Multiple system atrophy (MSA) is a devastating adult-onset neurodegenerative disease with the combined features of autonomic failure, parkinsonism, cerebellar dysfunction, and pyramidal signs of various degrees. Consensus diagnostic criteria for MSA consider dementia as a non-supporting feature1. However, recent studies suggested that cognitive impairment can be part of the presenting features in MSA and may occur even before motor symptom onset. To raise the awareness of this frequently overlooked clinical feature in MSA, we have asked three experts, Dr. Koga, Prof. Shimohata, and Prof. Wenning, to discuss the clinical characteristics, diagnosis, and pathophysiology of cognitive impairment in MSA. (Authors are listed in alphabetical order)
How common is mild cognitive impairment or dementia in patients with MSA? Can it be seen as an early feature of the disease?
Based on the current clinical diagnostic criteria for multiple system atrophy (MSA), dementia is one of the non-supporting features for MSA diagnosis; however, a subset of patients with MSA can present with mild cognitive impairment.1, 2 The frequency of cognitive impairment in MSA varies among studies. In autopsy-confirmed cases, it ranges from 20% to 37%.3-7 b) We previously reported that 33 out of 102 MSA patients (32%) had cognitive impairment; however, only one patient showed cognitive impairment as an initial symptom.6 A recent retrospective study revealed that 32 out of 160 patients (20%) had cognitive impairment, which appeared on average, 4.1 years after the onset of the disease.7
It should be noted that comorbid pathologies, such as Alzheimer’s disease, Lewy body disease, hippocampal sclerosis, and cerebrovascular disease, can potentially cause dementia. In such cases, cognitive impairment can be presented as an early feature. Although rare, frontotemporal lobar degeneration associated with α-synuclein (FTLD-synuclein) can develop dementia as an early feature of the disease. FTLD-synuclein is an extreme variant of MSA, characterized by severe frontotemporal lobe atrophy and numerous neuronal cytoplasmic inclusions in the limbic system.8 Aside from this rare variant, cognitive impairment is not considered an early feature of MSA.
Based on a comprehensive evidence-based review, the Neuropsychology Task Force of the MDS Multiple System Atrophy (MODIMSA) Study Group suggests that cognitive impairment is present in patients with multiple system atrophy (MSA) more frequently than previously considered2. Previous studies reported that cognitive impairment in patients with MSA correlates with their disease duration9, severe motor disability10, and cardiovascular dysautonomia10, 11, . We also demonstrated that impairment of global cognitive function (MMSE score) was related to long disease duration, global disability due to disease (high UMSARS part 1 and part 4 scores), and autonomic dysfunction (high residual urine volume and short CVRR)12.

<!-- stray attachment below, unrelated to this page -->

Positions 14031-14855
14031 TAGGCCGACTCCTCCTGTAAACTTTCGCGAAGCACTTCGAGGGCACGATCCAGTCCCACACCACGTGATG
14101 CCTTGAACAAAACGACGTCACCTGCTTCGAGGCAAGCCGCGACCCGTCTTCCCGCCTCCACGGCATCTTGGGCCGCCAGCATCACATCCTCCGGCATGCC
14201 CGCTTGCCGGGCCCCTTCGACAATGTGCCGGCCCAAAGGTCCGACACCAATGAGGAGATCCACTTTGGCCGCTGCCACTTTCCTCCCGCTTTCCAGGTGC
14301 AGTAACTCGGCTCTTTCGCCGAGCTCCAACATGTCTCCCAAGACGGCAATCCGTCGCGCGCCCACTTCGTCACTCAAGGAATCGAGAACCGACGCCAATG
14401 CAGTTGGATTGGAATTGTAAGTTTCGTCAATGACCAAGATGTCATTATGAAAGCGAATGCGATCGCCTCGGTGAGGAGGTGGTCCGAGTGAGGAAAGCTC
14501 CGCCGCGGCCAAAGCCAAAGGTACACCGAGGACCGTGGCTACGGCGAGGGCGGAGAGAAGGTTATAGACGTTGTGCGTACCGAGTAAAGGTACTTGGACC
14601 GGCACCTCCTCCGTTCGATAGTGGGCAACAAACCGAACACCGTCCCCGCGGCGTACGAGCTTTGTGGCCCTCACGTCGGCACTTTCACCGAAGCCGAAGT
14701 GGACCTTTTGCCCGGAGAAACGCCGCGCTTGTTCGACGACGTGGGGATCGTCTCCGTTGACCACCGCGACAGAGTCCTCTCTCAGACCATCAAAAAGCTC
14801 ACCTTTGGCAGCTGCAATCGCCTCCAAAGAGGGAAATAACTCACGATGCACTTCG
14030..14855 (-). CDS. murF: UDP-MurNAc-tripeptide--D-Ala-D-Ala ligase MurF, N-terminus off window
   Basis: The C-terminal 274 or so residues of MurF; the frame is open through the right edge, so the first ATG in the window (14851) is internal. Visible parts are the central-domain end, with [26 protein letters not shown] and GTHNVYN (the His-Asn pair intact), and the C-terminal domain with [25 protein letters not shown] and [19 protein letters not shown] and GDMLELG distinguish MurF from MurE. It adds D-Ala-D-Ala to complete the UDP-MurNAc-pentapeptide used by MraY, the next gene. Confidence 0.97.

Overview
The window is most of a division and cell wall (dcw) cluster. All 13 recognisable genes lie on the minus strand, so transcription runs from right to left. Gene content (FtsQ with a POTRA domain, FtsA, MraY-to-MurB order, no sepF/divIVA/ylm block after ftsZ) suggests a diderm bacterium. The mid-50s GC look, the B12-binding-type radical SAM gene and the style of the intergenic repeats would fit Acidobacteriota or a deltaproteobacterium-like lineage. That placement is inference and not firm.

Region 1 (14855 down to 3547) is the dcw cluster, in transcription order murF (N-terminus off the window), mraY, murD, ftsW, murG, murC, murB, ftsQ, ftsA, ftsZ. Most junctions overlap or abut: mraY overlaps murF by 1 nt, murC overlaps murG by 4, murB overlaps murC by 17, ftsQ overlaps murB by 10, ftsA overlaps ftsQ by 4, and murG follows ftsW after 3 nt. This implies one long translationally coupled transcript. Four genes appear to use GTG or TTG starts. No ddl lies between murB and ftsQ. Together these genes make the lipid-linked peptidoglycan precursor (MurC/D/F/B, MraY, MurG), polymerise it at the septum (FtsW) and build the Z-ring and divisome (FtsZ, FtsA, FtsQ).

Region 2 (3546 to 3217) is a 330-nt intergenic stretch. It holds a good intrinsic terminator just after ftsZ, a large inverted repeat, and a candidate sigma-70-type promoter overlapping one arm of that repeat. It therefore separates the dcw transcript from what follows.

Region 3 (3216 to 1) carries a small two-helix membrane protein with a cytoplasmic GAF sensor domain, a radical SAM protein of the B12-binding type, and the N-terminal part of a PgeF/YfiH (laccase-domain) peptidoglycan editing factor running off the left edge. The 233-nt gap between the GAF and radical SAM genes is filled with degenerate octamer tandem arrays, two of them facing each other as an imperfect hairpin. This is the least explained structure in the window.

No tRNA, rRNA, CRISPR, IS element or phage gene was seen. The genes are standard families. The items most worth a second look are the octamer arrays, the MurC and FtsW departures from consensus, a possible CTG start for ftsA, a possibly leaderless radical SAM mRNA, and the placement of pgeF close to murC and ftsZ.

Interestingly, MSA patients with early cognitive impairment have been described13, and in some patients, the cognitive impairment has preceded motor impairment11.
Mild cognitive impairment has been reported in up to 40 % of MSA patients6, 14 and can also occur in early stage of disease. Nonetheless, severe cognitive decline that significantly disrupts daily living is uncommon in MSA.
a) Which cognitive domain is most likely to be affected in patients with MSA? b) What do you think is the most suitable neuropsychiatric test to detect cognitive impairment in MSA patients? c) Are there different patterns of cognitive impairment between MSA-P and MSA-C patients?
a) Multiple cognitive domains can be affected, but the frontal-executive function is most likely declined in MSA, which is similar to progressive supranuclear palsy.2, 6, 10, 15
b) Montreal Cognitive Assessment (MoCA) and Mini-Mental State Examination (MMSE) are commonly used to screen global cognitive impairment in dementia as well as other neurodegenerative diseases. For Parkinson’s disease, MoCA was more sensitive to detect mild decline, especially executive dysfunction, than MMSE.16, 17 These tests have also been applied to MSA patients. Although an MSA-specific screening cut-off score <27 on MMSE can be useful,18 MoCA seems to be more sensitive to detect the mild cognitive decline.19 Mattis Dementia Rating Scale is also useful to assess overall cognitive function in MSA, but it takes much longer than MoCA or MMSE, so MoCA is the most suitable test to screen the cognition in MSA patients.